New school board induction marks beginning of new term

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Nine new school board members were sworn in Monday night at T.C. Williams High School. (Photo Credit: Denise Dunbar)
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By Denise Dunbar | [email protected]

A new mayor and city council were not the only officials sworn in during the past week: Alexandria also has nine newly minted school board members, three from each of the city’s three districts, who were sworn in Monday night at T.C. Williams High School. As with city council, the new school board is comprised of mostly new members, with five newcomers joining four incumbents.

District A, in the eastern part of the city, has all new representatives: Jacinta Greene, Michelle Rief and Chris Suarez. District B, encompassing the center of Alexandria, returned all three incumbents: Cindy Anderson, Margaret Lorber and Veronica Nolan. While District C, in the city’s West End, returned Ramee Gentry, who served as board chair the past two years, along with newcomers Meagan Alderton and Heather Thornton.

The swearing-in ceremony was emceed by Alexandria City Public Schools Superintendent Dr. Gregory Hutchings, Ed.D. The T.C. Williams Junior ROTC presented the colors, while the school’s choir performed two songs, including the national anthem.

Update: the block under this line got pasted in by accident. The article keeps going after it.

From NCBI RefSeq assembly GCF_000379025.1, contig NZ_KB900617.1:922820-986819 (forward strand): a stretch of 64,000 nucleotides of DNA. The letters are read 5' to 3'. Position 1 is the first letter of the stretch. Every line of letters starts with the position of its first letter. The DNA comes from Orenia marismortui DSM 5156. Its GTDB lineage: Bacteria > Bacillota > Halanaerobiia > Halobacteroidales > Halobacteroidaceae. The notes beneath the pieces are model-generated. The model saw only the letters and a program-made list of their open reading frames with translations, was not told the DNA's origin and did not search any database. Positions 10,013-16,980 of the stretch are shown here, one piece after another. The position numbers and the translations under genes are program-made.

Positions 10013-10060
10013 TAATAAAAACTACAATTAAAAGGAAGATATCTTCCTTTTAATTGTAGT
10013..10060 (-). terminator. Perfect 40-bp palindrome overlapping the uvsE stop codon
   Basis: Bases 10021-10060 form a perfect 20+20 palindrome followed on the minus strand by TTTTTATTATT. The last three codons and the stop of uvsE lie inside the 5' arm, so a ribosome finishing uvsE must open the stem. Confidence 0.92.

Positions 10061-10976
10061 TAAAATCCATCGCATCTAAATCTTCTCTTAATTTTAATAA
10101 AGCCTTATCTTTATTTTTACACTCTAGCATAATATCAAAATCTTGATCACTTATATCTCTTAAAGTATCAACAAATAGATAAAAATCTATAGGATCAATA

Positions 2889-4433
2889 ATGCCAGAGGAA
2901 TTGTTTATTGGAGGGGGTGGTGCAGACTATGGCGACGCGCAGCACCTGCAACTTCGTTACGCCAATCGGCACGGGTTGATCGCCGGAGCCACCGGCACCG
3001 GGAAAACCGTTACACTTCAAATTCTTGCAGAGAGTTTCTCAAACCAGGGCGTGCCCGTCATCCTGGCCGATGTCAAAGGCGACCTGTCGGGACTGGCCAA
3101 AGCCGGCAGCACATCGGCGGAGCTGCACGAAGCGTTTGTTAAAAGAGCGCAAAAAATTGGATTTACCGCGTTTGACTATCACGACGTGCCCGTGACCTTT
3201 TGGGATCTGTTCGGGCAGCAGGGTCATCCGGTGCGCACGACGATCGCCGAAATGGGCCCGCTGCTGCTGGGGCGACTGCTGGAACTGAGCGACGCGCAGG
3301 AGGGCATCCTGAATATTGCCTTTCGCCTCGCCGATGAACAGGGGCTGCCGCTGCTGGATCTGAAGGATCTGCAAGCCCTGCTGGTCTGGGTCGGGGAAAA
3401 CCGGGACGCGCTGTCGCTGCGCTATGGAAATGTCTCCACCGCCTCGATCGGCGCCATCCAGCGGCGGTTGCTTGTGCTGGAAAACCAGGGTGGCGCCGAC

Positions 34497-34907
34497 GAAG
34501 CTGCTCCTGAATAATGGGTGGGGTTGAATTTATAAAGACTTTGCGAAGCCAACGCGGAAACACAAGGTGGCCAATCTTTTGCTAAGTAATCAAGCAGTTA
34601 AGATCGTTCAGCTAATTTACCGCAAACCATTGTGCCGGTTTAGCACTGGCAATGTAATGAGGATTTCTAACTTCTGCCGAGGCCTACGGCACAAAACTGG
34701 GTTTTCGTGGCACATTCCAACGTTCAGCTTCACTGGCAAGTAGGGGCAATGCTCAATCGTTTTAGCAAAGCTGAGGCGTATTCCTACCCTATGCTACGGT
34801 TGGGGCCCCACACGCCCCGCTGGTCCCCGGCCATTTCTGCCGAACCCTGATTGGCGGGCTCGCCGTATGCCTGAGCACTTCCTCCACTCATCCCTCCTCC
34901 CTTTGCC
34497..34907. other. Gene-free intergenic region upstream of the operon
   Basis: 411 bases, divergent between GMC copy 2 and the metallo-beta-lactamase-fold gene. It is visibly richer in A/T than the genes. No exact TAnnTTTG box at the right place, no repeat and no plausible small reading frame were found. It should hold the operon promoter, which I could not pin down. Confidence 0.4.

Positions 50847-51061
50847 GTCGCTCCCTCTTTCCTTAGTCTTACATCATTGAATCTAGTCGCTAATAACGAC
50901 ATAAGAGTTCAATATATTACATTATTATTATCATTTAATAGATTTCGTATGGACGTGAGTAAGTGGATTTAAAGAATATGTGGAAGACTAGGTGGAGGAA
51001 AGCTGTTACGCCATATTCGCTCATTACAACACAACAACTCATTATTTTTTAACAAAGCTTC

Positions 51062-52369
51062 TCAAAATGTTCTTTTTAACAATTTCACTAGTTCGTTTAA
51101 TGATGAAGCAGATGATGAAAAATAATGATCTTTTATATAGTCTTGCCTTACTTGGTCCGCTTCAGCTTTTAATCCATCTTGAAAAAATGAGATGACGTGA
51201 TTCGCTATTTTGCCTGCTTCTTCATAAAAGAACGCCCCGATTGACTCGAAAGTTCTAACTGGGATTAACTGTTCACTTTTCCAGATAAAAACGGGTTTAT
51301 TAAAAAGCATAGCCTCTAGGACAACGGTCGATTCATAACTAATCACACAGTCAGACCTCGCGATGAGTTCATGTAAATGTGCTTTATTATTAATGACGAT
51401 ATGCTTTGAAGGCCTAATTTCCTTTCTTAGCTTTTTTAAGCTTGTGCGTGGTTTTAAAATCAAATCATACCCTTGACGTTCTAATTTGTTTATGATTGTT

The evening was not without a dash of controversy when the school board members voted to elect their new chair and vice chair. Anderson was unanimously selected by her peers to be the new chair. Nolan became the board’s vice chair by an 8-1 vote, with Rief dissenting.

Rief later explained in an e-mail why she voted against Nolan.

“I’m troubled by the campaign contributions Ms. Nolan received as reported by the Washington Post on Nov. 25,” Rief said.

Nolan raised $48,035 during this election cycle, according to vpap.org, the most of any school board candidate. Of that, $23,300 was donated by Leadership for Educational Equity, a group affiliated with the nonprofit Teach for America.

The Washington Post article raised concerns about the connection between LEE and the charter school lobby. The website for LEE describes the organization as “a nonprofit, nonpartisan, leadership development organization working to end the injustice of educational inequity by inspiring and supporting a diverse set of leaders with classroom experience to engage civically and politically.”

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